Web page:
Icon for gfsd IntelliJ IDEA

A beginner's guide to unit testing 4/4: Unit testing best practices

Read some key unit testing best practices in part 4 of Symflower's guide to unit testing.

In part 4 of our guide to unit testing, we list a few of the most important best practices for writing effective unit tests.

Unit tests are a powerful tool to enhance the robustness of your code. Having a good unit test suite in place generally vastly improves productivity and reduces bug fixing times. But that’s only really true if they are done right. Fail to follow some of the established best practices for unit testing and you may find that unit tests can be a serious productivity drainer not just for you, but anyone working with your code. Unnecessarily testing things that don’t need to be tested, failing to remove dependencies and then spending time debugging, or creating a test suite without a clear structure will lead to wasted time. We rounded up a few key tips to help you do unit testing right.

Check out all the other parts of this series:

Unit testing best practices

In the following sections, we’ll detail a few vital things to keep in mind as you start writing unit tests.

πŸ€“ New to unit testing?

Check out our introductory guide to writing JUnit test cases and flex those JUnit skills with our advanced techniques for writing JUnit test cases!

Isolate your unit tests

Unit tests should be run in a controlled test environment and are expected to provide deterministic results. Make sure your unit tests focus on a single piece of code and can be successfully run independently of external resources (such as databases). Use mocks and stubs to remove any external dependencies for your tests.

πŸ€” What are the best mocking frameworks for Java?

Check out our comparison of Mockito vs EasyMock vs JMockit!

You’ll also want to ensure that your unit tests don’t influence each other e.g. the results of one test should not affect another test.

Ensure readability

With the consistent use of unit tests, documentation is less of a burden since the tests aptly describe what the code is supposed to do. Ensure readability in your testing code to help other team members better understand the tested functionality.

It’s a great idea to use the tried-and-tested Arrange-Act-Assert pattern outlined in part 2. Here’s a quick reminder:

  • Arrange: Set up the necessary objects (inputs and expected outputs)
  • Act: Call the method being tested
  • Assert: Check actual vs expected results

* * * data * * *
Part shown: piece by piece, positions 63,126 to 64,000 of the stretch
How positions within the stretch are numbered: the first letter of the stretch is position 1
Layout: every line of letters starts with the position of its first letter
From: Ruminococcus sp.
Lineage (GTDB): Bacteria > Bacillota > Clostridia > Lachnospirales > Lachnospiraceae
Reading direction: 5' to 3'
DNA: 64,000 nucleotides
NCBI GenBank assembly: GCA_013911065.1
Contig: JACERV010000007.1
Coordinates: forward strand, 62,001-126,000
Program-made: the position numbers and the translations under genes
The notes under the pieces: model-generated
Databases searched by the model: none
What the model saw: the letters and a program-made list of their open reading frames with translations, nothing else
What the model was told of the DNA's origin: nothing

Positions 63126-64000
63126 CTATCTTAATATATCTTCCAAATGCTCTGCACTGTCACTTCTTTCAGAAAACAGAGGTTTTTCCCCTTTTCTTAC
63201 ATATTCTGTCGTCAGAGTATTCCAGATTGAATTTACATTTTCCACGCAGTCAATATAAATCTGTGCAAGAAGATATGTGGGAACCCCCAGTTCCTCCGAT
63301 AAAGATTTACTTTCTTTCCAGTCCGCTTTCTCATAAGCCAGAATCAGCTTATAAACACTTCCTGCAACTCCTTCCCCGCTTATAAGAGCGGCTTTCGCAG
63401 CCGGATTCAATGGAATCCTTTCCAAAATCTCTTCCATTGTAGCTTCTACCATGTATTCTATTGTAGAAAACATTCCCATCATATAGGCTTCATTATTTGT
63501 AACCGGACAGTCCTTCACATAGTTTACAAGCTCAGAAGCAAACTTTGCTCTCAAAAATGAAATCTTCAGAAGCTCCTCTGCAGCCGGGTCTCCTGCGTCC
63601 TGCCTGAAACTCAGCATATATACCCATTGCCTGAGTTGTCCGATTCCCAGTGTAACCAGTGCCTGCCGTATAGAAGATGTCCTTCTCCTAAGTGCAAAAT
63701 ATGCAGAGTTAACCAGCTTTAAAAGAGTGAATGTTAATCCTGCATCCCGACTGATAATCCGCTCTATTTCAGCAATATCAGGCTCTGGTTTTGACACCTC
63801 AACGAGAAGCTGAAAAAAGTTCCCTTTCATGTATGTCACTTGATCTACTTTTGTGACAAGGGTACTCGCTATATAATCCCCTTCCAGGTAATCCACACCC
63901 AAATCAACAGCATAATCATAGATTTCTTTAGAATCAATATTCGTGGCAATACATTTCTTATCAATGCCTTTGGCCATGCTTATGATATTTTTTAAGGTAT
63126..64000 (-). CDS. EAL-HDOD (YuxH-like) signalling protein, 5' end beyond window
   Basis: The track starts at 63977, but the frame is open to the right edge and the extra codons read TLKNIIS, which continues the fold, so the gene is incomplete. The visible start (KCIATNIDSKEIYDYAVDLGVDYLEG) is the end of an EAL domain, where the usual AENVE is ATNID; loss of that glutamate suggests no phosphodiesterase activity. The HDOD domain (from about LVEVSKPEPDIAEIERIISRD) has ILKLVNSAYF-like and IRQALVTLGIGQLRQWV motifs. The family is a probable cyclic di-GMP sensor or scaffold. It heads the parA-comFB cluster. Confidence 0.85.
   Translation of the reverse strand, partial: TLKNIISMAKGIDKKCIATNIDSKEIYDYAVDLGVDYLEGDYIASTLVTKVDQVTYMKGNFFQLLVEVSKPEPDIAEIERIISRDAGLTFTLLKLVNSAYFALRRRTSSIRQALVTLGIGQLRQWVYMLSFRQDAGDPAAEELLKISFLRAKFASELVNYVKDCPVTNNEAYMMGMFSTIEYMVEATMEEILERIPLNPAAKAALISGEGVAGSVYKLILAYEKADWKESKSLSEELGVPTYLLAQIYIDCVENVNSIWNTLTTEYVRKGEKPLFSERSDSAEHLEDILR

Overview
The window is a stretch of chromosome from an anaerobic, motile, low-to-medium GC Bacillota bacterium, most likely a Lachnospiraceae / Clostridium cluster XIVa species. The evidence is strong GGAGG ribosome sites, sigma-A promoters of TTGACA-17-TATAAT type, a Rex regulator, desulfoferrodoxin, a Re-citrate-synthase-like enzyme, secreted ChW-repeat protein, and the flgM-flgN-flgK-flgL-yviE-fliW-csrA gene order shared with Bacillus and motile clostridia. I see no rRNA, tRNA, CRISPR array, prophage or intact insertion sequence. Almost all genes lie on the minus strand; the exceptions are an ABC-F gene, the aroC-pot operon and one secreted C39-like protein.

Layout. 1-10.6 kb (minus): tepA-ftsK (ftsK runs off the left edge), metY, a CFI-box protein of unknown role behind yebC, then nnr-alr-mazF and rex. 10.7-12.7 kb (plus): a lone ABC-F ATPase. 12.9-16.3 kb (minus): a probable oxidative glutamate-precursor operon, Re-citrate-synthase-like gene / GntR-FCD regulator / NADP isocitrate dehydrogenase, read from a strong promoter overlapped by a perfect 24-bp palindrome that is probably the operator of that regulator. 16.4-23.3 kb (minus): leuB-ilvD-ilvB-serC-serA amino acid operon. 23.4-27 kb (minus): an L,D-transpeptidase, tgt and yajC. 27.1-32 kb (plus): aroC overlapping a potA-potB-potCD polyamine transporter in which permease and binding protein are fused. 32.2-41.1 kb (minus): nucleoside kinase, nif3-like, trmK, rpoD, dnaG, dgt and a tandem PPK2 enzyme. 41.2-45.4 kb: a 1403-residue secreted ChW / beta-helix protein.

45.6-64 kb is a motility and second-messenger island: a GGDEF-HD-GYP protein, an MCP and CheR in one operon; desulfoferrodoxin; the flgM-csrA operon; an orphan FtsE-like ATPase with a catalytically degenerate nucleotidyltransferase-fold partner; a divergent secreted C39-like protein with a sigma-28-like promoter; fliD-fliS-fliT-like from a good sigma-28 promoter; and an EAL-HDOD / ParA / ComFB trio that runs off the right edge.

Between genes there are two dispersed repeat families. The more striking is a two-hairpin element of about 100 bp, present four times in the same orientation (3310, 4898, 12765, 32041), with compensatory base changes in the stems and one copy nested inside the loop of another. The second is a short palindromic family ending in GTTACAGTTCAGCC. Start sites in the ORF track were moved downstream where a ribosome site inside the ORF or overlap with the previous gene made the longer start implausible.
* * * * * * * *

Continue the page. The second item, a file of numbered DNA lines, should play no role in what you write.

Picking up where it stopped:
Aim for simplicity in your unit tests and refrain from unnecessary nesting. Try to provide useful error messages to reduce debugging time for yourself and other team members working with your code.

Organize your tests logically

Use a sound naming convention for your unit tests to help others understand your test suite in no time (and of course to make things easier to navigate for your future self). Add descriptive names for your methods, test cases, and test files and organize them based on a logical structure.

A general best practice for organizing tests is to follow this naming convention:


Rather than just going with the “Test” suffix that most IDEs add to your test methods, try to come up with a name that conveys what the test is verifying.

πŸ’ͺ Best practices for naming and storing test files for Java and Go

Curious about proven ways to name and store test files for Java and Go unit tests? Check out our post!

Focused assertions

Keep in mind that a unit test should focus on a single business case. If you have more than one assertion in a unit test, consider splitting it into two tests. Keep it short, simple, easy to read, and quick to run.

Test data initialization

Where to write your initialization code can cause some headaches. The convention is to:

  • Place all general initialization code (e.g. initialization code that is common to all your tests) in the @Before or @BeforeClass methods. @Before is run before each test method, and @BeforeClass before each class.
  • Initialization code that is relevant only for specific test cases should be placed in the test case.

Automate unit testing in your CI

Passing unit tests should be a requirement for any branch before they are merged, let alone deployed to production. In fact, at Symflower, we don’t even start reviewing an MR unless all unit tests are passed. If there are failing unit tests, that means there’s still work to be done.

Overall, it’s a wise idea to make unit testing part of your integration pipeline to make sure no broken code is shipped. In general, make use of automation throughout the process of managing unit tests.

😎 Why write unit tests when you can generate them?

Symflower automates unit test template creation to ease the burden of unit testing. Its beta feature can even generate complete test suites together with test values that explore all paths in your code! Try it in your IDE.

Summary: best practices for effective unit testing

Keeping to these best practices should help you make unit testing an efficient and effective part of your workflow. That concludes our introductory series to unit testing. Missed the previous parts of this series? Check them out to hit the ground running with unit testing, and send us your thoughts if you think the series can be improved in any way!

Make sure you never miss any of our upcoming content by signing up for our newsletter and by following us on Twitter, LinkedIn or Facebook!

| 2024-03-15